SME Tax Cut Benefit Wiped Out By Medical Device Tax
3rd May 18
Proposals from the Australian Government to impose new cost imposts on suppliers of low-risk medical devices will eliminate the entire benefit of its tax cuts for many small businesses in Australia’s dental industry.
Key Issues For The Dental Industry —
The Australian Dental Industry Association (ADIA) has been a strong supporter of the Australian Government’s commitment to reduce tax rates for small business. It is in this context that ADIA, and the broader dental industry, is disappointed that for many of small businesses in the dental industry, the benefit of the small business tax cuts will be entirely eliminated by a proposed new medical devices tax being proposed by the Australian Government and due to kick-in on 1 July 2018.
The concerns of the dental industry surround a proposal of the Therapeutic Goods Administration (TGA) to impose on businesses a new impost to place low-risk medical devices on the Australian Register of Therapeutic Goods (ARTG). The ARTG is the list of medicines and medical devices that can be lawfully supplied in Australia. For the first time businesses will have to pay $530 for each new ARTG low-risk medical device entry.
This may not seem like a large amount, but for many small businesses in Australia’s dental industry it’s huge cost. These businesses just want to do the right thing. They want to invest in their business. They want to pay their staff more – just like the Treasurer wants them to. However, the proposed medical devices tax just makes this harder.
The proposed new tax on low-risk medical devices will apply on products such as speciality surgical instruments. It is estimated that for small businesses the cost will be between $4,240 and $13,250 per year, a large sum for the 80% of businesses in Australia’s dental industry that turnover less than $10 million per year.
For many of these businesses the gains from the small business tax cut will be entirely wiped-out. That’s why ADIA is calling for the proposed introduction date of 1 July 2018 be delayed, allowing for the for the proposed medical devices tax to be subjected to formal review to assess its impact on small business,.
Acknowledging the technical debate as to whether the TGA’s proposal constitutes a fee or a tax, ADIA suggests that the proposal needs to be looked at in its entirety.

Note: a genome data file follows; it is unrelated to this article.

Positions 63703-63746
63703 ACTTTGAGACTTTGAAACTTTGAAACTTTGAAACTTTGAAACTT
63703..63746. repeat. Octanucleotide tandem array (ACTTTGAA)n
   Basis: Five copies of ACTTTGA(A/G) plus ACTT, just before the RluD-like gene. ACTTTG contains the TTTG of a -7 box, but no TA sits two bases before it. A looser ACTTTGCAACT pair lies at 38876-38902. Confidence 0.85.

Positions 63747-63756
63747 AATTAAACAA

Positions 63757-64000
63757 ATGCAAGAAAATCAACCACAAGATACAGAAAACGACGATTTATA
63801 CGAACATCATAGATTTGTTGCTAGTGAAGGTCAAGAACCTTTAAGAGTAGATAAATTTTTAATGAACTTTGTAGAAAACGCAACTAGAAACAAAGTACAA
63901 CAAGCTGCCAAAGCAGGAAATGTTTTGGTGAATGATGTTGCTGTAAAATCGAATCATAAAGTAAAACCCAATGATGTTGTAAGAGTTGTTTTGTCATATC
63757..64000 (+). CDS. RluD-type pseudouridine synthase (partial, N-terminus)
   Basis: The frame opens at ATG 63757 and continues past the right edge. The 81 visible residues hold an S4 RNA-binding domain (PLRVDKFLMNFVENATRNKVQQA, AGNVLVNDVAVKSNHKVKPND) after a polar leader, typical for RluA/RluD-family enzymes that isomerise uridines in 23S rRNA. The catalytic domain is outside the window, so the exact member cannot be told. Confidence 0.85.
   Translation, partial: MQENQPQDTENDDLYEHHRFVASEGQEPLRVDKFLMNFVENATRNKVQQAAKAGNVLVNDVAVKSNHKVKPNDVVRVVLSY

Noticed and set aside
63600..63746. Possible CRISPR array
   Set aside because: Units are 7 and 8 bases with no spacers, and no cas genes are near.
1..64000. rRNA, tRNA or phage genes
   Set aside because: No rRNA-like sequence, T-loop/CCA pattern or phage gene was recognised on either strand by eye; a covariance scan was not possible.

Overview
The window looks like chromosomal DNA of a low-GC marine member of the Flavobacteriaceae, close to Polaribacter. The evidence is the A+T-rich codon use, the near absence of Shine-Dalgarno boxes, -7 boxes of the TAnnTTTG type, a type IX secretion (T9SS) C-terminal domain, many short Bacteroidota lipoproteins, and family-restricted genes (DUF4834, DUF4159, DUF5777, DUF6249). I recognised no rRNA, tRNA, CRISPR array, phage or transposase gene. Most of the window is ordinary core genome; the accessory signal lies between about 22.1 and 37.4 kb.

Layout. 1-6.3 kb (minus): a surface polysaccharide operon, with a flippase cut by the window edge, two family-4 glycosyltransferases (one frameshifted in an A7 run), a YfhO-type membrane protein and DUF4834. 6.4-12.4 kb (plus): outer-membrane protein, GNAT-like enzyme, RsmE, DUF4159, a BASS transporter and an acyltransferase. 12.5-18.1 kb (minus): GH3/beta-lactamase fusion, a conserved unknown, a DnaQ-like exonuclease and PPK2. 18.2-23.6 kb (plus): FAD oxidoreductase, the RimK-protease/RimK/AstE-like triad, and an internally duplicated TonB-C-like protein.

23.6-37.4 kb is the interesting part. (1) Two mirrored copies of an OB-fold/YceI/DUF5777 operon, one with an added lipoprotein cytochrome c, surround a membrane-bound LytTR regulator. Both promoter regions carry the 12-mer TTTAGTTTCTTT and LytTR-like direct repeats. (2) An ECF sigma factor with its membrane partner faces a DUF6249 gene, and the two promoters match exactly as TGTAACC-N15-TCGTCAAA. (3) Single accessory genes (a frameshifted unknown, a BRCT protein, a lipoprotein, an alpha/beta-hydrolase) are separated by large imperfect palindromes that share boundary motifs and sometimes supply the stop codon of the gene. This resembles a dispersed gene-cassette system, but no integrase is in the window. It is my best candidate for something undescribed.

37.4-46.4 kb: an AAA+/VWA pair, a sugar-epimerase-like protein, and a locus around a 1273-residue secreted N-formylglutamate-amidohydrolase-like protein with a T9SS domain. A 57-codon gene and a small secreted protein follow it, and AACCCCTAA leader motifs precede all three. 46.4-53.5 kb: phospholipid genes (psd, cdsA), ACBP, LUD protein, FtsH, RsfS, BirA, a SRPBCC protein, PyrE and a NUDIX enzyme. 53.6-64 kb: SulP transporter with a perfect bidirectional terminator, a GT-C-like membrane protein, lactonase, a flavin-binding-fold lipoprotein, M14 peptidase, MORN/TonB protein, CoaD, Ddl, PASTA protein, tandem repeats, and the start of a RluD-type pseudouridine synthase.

The increased funds that the TGA will be extracting from small businesses will be partially funding what any reasonable person would argue are the ordinary functions of government. These include public awareness campaigns, regulatory reform, departmental finance and audit activities plus enforcing sanctions and penalties. When business is being forced to pay for these functions, describing the revenues as a new tax is not without merit.
Member engagement —
ADIA provides leadership, strategy, advocacy and support. Our members set our agenda, fund our activities and directly benefit from the results. With respect to matters associated with medical device regulation, representatives of ADIA member businesses serving on the ADIA-PRPC Product Research Policy Committee provide advice and guidance to the national office team responsible for managing the research projects.
Currency & Disclaimer —
This update was issued on 3 May 2018 and please note that changes in circumstances after the publication of material or information may impact upon its accuracy and also change regulatory compliance obligations. The statements, regulatory and technical information contained herein are believed to be accurate and are provided for information purposes only. Readers are responsible for assessing its relevance and verifying the accuracy of the content. To the fullest extent permitted by law, ADIA will not be liable for any loss, damage, cost or expense incurred in relation to or arising as a result of relying on the information presented here.
This publication is available for your use under a Creative Commons Attribution 3.0 Australia licence, with the exception of the ADIA logo, other images and where otherwise stated.
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